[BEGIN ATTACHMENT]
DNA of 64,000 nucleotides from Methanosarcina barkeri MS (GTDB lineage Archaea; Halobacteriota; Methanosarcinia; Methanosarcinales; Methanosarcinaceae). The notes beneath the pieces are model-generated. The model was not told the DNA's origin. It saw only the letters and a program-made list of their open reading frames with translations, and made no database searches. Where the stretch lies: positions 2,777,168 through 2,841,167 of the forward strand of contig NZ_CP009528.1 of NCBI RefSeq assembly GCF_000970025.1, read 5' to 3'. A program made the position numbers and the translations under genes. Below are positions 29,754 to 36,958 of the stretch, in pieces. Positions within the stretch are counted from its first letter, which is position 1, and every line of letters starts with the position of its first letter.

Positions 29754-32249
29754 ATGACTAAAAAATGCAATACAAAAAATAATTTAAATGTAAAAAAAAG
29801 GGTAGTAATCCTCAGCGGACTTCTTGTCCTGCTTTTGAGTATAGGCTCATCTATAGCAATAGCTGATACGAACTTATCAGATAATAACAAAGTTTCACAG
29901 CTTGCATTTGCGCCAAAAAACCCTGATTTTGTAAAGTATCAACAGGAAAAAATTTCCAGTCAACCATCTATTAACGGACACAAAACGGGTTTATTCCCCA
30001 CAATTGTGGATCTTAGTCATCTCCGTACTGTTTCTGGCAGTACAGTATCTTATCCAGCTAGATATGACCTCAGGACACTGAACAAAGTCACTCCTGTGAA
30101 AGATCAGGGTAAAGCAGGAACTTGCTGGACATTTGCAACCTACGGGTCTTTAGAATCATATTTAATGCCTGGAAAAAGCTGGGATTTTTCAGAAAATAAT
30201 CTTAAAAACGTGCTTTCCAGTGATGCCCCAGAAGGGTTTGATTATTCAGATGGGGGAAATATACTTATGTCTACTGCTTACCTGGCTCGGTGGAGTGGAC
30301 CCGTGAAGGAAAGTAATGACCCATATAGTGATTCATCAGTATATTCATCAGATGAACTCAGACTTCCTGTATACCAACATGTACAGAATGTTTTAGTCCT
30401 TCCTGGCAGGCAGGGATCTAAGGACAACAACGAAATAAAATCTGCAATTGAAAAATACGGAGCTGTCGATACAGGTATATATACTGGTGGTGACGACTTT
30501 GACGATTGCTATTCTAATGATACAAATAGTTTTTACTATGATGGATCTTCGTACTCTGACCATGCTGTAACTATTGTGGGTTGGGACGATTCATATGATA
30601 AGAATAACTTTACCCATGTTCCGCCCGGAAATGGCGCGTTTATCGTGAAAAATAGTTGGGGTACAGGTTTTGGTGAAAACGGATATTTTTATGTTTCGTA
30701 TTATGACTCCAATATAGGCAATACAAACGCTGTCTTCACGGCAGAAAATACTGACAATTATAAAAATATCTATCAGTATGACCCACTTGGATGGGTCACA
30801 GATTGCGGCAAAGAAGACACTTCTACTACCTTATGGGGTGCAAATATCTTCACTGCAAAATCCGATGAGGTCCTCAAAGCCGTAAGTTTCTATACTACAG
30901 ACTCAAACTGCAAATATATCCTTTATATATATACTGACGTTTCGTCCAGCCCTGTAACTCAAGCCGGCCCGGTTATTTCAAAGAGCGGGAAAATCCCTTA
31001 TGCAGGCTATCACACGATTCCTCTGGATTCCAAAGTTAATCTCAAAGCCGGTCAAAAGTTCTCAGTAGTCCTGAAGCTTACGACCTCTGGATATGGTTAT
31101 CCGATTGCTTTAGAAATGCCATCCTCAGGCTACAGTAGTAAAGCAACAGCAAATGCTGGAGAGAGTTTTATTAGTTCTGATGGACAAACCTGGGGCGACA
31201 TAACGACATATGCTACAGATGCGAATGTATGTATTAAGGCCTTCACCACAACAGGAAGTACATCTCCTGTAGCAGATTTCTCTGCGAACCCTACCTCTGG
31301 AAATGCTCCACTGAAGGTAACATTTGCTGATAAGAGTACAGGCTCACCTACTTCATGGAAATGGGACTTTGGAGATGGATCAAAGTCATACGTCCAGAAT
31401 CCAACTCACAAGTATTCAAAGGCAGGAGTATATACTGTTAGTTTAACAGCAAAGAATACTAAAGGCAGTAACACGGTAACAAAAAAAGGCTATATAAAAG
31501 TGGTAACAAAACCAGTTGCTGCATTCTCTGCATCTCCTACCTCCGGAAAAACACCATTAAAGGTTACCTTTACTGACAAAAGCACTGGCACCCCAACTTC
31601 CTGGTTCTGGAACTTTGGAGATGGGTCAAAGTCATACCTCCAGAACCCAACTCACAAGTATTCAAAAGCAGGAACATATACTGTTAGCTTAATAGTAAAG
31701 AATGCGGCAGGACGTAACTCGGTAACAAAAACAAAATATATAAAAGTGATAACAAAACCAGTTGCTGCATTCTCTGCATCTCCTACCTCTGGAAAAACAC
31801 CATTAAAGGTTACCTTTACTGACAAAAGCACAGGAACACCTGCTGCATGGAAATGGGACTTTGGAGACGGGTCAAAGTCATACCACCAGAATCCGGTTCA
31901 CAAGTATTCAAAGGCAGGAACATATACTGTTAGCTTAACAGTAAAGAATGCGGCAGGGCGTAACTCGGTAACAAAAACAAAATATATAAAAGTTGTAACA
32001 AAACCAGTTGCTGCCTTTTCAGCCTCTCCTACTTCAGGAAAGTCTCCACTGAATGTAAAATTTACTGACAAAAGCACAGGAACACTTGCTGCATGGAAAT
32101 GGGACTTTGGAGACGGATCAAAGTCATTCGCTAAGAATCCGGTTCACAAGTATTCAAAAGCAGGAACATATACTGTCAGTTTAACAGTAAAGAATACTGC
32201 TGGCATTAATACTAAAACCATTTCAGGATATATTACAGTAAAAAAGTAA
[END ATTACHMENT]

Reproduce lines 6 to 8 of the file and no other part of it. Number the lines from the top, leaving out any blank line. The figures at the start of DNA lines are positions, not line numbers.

30001 CAATTGTGGATCTTAGTCATCTCCGTACTGTTTCTGGCAGTACAGTATCTTATCCAGCTAGATATGACCTCAGGACACTGAACAAAGTCACTCCTGTGAA
30101 AGATCAGGGTAAAGCAGGAACTTGCTGGACATTTGCAACCTACGGGTCTTTAGAATCATATTTAATGCCTGGAAAAAGCTGGGATTTTTCAGAAAATAAT
30201 CTTAAAAACGTGCTTTCCAGTGATGCCCCAGAAGGGTTTGATTATTCAGATGGGGGAAATATACTTATGTCTACTGCTTACCTGGCTCGGTGGAGTGGAC